"While Corizon is taking corrective action at Rikers Island, it will expand that effort and change its practices at hundreds of locations to enhance safety for countless employees," said Robert Kulick, OSHA's regional administrator in New York.
In consultation with employees and unions, each location will develop a workplace violence prevention policy; an incident reporting system; enhanced record-keeping procedures; a workplace violence hazard assessment and prevention program; employee training. The settlement also requires Corizon to appoint a senior official to oversee compliance with the settlement agreement and the Occupational Safety and Health Act; allow OSHA to conduct inspections to monitor compliance; and seek greater coordination with local departments of correction or similar agencies that work with Corizon facilities. For more information, see the news release.
North America's second-largest freight railroad, Burlington Northern Santa Fe LLC, must reinstate a train conductor and pay the worker $536,063 in back pay, damages and attorney's fees. A federal investigation found the rail operator retaliated against its employee after the worker reported a knee injury that occurred on the job in 2010. The employee filed a Federal Railroad Safety Act anti-discrimination complaint with OSHA and company officials fired the worker in August 2011 despite knowing that the injury report was protected by law.
In addition to paying punitive and compensatory damages, OSHA ordered BNSF to rehire the employee and expunge his record of all charges and disciplinary action. The company must also conduct training for supervisors and managers on employee whistleblower rights and post a notice to employees of their whistleblower rights. For more information, read the news release.
An OSHA inspection of a Delaware poultry plant found workers who cut chicken fat, bone and cartilage on production lines were exposed to numerous hazards and suffered musculoskeletal injuries as a result. Allen Harim Foods allowed workers to perform prolonged, repetitive and forceful tasks without controls in place to prevent injuries. The company was cited for nine serious violations including failing to: address musculoskeletal hazards, designate emergency exits properly, make lavatories available to employees and provide training on machinery that could unexpectedly start up during service and maintenance. Proposed penalties total $38,000. "Workers should not have to work in pain, especially when these injuries are preventable," said Erin Patterson, director of OSHA's Wilmington office. For more information, read the news release and citation.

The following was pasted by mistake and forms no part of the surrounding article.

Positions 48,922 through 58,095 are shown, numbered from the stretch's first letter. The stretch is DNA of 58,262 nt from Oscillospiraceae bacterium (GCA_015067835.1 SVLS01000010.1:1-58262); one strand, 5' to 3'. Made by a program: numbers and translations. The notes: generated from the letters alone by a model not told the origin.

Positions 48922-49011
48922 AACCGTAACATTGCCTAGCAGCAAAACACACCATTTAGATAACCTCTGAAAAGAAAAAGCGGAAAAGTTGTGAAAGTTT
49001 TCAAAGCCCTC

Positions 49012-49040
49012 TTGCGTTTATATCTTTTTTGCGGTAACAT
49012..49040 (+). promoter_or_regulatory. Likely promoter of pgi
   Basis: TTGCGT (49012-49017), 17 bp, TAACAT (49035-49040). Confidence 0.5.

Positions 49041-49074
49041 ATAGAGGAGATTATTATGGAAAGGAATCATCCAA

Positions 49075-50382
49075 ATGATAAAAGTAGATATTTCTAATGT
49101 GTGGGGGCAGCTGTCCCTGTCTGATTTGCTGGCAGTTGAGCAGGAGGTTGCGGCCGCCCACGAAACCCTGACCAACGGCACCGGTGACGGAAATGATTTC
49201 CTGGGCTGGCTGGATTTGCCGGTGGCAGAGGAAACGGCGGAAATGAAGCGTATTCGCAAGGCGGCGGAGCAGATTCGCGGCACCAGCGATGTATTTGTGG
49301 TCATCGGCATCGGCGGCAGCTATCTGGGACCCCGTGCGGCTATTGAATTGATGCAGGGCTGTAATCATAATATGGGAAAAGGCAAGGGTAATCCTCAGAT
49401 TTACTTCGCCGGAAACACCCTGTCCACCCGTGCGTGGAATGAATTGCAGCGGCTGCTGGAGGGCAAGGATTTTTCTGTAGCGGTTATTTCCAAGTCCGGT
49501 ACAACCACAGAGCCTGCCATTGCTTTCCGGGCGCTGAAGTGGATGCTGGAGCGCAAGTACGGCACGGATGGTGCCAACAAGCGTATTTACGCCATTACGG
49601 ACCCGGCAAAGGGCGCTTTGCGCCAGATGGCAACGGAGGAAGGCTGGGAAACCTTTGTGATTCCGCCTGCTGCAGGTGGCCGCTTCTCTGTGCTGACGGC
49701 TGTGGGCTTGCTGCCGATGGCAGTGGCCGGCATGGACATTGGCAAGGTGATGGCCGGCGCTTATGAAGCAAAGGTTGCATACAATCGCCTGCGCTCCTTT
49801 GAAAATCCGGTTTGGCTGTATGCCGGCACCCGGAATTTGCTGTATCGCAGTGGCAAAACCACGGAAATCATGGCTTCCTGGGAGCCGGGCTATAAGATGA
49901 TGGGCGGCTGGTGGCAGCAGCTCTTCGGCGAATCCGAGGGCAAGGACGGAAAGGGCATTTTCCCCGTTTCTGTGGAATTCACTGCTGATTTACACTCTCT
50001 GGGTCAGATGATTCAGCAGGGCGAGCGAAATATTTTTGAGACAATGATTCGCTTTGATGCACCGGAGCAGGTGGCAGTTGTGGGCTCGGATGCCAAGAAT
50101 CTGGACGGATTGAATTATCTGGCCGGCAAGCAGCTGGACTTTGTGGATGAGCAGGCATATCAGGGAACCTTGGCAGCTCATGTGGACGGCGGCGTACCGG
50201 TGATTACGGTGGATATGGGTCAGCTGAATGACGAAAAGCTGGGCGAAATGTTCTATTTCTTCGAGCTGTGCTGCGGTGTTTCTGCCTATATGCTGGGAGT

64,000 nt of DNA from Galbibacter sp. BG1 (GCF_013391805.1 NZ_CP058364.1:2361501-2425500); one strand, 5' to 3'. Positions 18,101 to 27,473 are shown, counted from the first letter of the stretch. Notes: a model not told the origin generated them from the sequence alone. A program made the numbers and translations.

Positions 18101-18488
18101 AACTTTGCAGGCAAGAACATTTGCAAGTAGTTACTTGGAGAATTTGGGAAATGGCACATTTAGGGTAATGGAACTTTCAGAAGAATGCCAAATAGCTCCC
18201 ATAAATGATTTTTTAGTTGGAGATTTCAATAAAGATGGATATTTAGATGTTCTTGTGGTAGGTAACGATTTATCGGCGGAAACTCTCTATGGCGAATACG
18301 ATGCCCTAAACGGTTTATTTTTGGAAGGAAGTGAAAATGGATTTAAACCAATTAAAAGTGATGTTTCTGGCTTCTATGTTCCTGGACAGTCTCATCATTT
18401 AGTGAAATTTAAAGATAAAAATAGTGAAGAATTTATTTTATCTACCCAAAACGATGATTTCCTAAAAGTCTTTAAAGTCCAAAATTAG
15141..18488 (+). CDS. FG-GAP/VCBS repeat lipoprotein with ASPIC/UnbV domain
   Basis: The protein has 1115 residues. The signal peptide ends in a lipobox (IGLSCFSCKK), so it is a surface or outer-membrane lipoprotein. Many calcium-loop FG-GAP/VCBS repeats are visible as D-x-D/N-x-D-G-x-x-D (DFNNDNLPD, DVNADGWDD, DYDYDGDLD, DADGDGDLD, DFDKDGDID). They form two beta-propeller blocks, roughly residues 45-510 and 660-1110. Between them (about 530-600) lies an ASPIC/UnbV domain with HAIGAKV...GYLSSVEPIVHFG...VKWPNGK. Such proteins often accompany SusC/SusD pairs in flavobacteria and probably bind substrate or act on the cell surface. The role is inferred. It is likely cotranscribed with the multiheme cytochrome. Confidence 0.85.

A drilling company with a history of OSHA citations was cited and placed in the agency's Severe Violator Enforcement Program following an explosion that killed three men and injured two others in December 2014. The blast was likely caused by the use of an open-flame heater on the rig floor. The company had been cited for allowing the same hazardous condition on a rig less than two years later. "The company knew this was hazardous, but chose to ignore the hazard," said David Bates, OSHA's area director in Oklahoma City. The company received two willful, seven serious and one repeated OSHA violation, resulting in proposed penalties totaling $221,200. For more information, see the news release.
In a settlement with the U.S. Department of Labor, Marathon Staffing Services Inc. agreed to enhanced workplace safety and health protections for workers it places with other businesses. OSHA cited the Massachusetts staffing company in December 2014 for not providing hearing tests for its employees exposed to high noise levels. Under the agreement, Marathon will have a qualified safety and health professional review and update a checklist to address foreseeable safety and health concerns at client workplaces. Marathon will also provide comprehensive safety and health training for its account executives and sales representatives. "Other suppliers and employers of temporary workers can and should take heed and ensure that all employees - permanent, short-term or day laborer - work in an environment that enables them to come home each day safe and healthy," said Michael Felsen, the department's regional solicitor of labor for New England. For more information, read the news release.